Monday, December 22, 2014

Ethiopian painter still going strong at 87

Renowned Ethiopian painter Lemma Guya has just put the finishing touches on his goat skin-mounted portraits of the 53 African leaders who founded the Organization of African Unity in 1963
ADDIS ABABA – Renowned Ethiopian painter Lemma Guya has just put the finishing touches on his goat skin-mounted portraits of the 53 African leaders who founded the Organization of African Unity (OAU) in 1963.

"I am an African and my Africanness is uniquely rooted in my Ethiopianness," the 87-year-old Guya told The Anadolu Agency from his mansion-turned-gallery in Bishoftu, located some 40km south of Addis Ababa.

"Throughout my career I have shuttled between these two mutually complementary identities," he added. "In my paintings I have tried to depict and narrate our acceptable and unacceptable traditions and lives."


Maybe that's why visitors to his mansion, which sits on 10,000 square meters of land, will find a yellowish bronze bust of a smiling Nelson Mandela, the late South African leader, as soon as they step into the place.

"Mandela is the most perfect embodiment of Africa's rise," Guya asserted. "He radiates dauntless moral courage, a peaceful transition of state power, equality, justice, inclusiveness and democracy."

Guya traces Mandela's story to Ethiopia, where the liberation icon received his first military training and his first handgun.

"This is why he stands here as a philosophical inspiration of my works and our lives," he said.

The veteran painter, who looks much younger than his age, established his "African Art Museum" in 1983 inside his gallery.

"I wanted to make it an African visual art center of excellence," he said. "But its fundamental objective was to initiate dialogue about African art with the aim of achieving Africa's rebirth."

"The then Organization of African Unity joined the vision and it was inaugurated by its then secretary-general, Ahmed Salim Ahmed," Guya said.

Yet the pan-African body's promises to financially support the center and turn it into a hub for African painters never materialized.

"I was disheartened by the backpedaling on promises. After years of waiting, I decided to go my way," he said.

But despite the passage of years, Guya never forgot his artistic engagement with Africa.

"I have presented a project that aims to produce the portraits of the founding fathers of the African body on goat or gazelle skin," he said.

The idea – along with some sample portraits – was well received by African Union (AU) Commission Chairperson Nkosazana Dlamini-Zuma in 2013.

In a hand-written note, she promised to stand foursquare behind the artist and his project.

"We are grateful for all the works of art you have produced in authentic African style for the history of Africa, the OAU and AU in a unique way," Dlamini-Zuma wrote. "Our support is guaranteed."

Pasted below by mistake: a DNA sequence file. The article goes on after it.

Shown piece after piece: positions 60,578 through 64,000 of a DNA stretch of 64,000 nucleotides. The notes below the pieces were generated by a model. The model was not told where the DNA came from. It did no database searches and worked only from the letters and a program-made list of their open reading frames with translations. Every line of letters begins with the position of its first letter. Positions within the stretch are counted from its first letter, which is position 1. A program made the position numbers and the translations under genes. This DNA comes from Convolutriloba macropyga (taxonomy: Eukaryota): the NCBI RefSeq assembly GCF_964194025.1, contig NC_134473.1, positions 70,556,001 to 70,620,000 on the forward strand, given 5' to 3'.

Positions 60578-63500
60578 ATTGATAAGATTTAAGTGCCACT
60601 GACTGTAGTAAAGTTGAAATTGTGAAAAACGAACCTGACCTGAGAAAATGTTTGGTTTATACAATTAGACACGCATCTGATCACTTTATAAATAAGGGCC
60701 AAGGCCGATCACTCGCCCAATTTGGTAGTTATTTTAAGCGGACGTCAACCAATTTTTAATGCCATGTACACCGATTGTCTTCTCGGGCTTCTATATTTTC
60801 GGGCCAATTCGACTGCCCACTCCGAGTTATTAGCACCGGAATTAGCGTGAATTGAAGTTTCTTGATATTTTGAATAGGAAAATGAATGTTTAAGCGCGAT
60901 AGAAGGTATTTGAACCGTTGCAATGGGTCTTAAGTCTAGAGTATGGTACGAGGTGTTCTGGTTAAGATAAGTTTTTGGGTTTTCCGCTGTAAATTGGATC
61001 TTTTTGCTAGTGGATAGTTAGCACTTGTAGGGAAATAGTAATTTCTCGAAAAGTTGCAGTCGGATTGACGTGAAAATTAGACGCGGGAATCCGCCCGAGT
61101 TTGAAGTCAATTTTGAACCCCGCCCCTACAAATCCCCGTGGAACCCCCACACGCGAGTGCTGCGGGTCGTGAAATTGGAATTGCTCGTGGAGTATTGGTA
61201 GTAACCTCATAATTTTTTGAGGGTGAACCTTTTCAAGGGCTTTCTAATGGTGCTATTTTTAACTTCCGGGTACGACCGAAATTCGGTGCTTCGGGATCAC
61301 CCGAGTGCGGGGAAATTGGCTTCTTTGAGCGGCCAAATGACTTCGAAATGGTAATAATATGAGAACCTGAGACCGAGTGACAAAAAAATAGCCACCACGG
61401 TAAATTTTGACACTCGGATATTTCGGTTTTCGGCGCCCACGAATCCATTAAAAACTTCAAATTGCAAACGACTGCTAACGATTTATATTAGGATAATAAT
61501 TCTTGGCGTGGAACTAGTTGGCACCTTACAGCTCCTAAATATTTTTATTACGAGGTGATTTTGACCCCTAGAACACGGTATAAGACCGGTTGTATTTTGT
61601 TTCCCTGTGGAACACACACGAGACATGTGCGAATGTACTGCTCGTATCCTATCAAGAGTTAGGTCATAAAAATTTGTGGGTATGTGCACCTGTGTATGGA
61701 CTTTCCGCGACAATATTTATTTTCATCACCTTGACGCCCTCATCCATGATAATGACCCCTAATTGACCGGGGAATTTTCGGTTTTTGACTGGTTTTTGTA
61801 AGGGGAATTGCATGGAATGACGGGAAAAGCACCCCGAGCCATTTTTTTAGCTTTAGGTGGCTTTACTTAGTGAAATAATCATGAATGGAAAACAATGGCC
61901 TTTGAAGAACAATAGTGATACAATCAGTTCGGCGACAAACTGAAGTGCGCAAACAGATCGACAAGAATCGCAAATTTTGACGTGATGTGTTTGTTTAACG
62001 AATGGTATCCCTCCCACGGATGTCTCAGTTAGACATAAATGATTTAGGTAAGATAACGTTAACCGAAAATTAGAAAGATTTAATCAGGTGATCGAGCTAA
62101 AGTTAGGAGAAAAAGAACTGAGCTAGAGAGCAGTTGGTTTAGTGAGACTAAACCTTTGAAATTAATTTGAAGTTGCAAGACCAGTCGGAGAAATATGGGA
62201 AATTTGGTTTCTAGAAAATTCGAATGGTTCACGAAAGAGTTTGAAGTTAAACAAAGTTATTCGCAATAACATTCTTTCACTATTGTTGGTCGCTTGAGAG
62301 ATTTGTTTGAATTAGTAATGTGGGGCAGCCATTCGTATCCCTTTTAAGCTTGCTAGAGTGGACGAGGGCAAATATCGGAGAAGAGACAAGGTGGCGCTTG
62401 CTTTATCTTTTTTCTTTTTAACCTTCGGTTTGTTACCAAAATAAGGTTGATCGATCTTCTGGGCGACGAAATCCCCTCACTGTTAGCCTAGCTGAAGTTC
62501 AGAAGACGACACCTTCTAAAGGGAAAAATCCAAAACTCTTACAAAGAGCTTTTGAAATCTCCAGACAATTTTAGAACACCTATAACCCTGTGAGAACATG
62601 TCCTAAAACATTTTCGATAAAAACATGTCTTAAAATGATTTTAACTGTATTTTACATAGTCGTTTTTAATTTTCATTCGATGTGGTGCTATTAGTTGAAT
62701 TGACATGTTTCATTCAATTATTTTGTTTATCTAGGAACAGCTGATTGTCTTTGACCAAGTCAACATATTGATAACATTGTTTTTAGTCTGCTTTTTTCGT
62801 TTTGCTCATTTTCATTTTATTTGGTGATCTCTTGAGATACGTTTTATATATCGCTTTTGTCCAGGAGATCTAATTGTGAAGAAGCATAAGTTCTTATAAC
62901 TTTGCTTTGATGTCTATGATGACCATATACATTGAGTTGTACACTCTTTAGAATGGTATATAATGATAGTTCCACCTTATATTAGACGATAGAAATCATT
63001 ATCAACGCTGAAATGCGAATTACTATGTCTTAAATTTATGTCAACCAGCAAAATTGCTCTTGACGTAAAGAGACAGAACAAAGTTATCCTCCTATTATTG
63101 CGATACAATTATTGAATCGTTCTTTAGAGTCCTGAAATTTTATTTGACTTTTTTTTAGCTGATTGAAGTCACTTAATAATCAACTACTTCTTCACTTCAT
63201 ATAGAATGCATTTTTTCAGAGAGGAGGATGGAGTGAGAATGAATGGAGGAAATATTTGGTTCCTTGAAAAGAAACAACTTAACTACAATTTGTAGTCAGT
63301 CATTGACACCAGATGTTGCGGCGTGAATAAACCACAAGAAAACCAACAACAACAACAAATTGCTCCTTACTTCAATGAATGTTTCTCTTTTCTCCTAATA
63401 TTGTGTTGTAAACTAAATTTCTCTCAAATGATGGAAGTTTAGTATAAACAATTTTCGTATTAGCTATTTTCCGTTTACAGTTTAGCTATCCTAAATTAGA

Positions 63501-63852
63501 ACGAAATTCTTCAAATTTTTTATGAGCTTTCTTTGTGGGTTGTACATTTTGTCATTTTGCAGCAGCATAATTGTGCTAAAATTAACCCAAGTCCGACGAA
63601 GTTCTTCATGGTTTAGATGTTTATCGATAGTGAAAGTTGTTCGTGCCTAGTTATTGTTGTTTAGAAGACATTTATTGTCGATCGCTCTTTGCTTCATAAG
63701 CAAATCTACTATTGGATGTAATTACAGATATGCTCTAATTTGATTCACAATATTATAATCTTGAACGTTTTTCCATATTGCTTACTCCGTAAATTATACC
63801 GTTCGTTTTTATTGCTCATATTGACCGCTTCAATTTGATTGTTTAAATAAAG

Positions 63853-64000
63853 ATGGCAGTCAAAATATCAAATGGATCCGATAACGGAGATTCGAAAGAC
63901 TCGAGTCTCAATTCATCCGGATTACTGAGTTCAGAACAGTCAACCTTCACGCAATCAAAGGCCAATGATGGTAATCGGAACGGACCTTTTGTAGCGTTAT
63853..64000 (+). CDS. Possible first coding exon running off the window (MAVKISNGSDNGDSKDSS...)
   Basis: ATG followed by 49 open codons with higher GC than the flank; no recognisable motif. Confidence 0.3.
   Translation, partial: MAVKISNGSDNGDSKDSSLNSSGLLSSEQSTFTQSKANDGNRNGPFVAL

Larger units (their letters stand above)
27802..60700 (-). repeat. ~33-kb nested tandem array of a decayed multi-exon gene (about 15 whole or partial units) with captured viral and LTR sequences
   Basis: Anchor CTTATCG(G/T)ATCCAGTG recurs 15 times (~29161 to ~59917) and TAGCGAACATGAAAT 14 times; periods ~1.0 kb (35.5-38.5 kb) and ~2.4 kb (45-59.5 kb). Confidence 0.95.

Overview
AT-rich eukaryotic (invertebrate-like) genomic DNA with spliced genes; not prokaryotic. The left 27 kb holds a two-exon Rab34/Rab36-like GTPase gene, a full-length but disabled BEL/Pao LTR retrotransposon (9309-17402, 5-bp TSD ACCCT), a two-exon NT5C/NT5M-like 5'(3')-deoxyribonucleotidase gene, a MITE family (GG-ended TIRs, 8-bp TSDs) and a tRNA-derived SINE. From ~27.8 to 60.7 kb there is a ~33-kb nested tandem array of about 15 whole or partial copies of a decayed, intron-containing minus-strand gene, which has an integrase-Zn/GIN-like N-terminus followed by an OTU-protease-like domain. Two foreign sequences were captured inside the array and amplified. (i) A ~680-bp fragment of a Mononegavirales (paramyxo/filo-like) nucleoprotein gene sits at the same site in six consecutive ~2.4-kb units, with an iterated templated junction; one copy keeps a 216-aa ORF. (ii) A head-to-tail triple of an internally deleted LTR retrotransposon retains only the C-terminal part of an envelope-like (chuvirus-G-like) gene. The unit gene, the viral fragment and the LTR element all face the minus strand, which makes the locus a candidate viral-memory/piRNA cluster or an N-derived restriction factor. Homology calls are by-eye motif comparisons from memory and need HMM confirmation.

Guya has already completed the portraits to be displayed at the AU's Addis Ababa headquarters.

-Family business-

A father of five, Guya said he was born to a "physically impoverished but spiritually rich" family of peasants in Bishoftu town.

Today, his three daughters – Tigist, Netsanet and Selamawit – are all trained painters in New York.

"One of my sons, Dawit, is a graduate of painting from Nigerian Arts College," he added.

His brother, Tulu Guya, is also a painter and teaches art at the Addis Ababa School of Fine Arts. His son, too, is a painter.

The family's many painters all have their work displayed at Guya's three-room gallery.

"This is a family united by love of the beautiful; they're used to exhibiting their work together," Alazar Samuel, a veteran actor at the Addis Ababa City Hall and longtime friend of the family, told AA.

- Techniques-

Most of Guya's work depicts realistic scenes from nature, portraying the lives of farmers with definite social meanings.

There are also portraits of Ethiopian and African leaders and notable personalities, including legendary Ethiopian athletes such as Haile Gebrselassie and Derartu Tulu.

One of his masterpieces depicts a hungry black cat jumping at dried meat hung from a rope while a well-fed white cat laps up spilled milk on a bed. Underneath, a hungry rat can be seen chewing on corn.

The image symbolizes African political greed, marginalization, misuse of resources, and worsening economic disparities, according to Guya.

"This painting was misread by the lieutenants of the Mengistu Haile Mariam regime [by which] I was thrown into jail, though briefly," he recalled.

Guya's work has also served to inspire the next generation of Ethiopian artists, who flock to his mansion on a daily basis to see and discuss his painting techniques.

"He is an Afrocentric painter. He introduced a unique style of painting on parchment without removing the fur," Seyoum Ayalew, chairman of the Ethiopian Painters and Writers Association – and a well-known painter himself – told AA.

According to Ayalew, fur is often integrated into the tone, color and rhythm of Guya's paintings.

"He has influenced the Ethiopian and African artistic tradition," the artist asserted.

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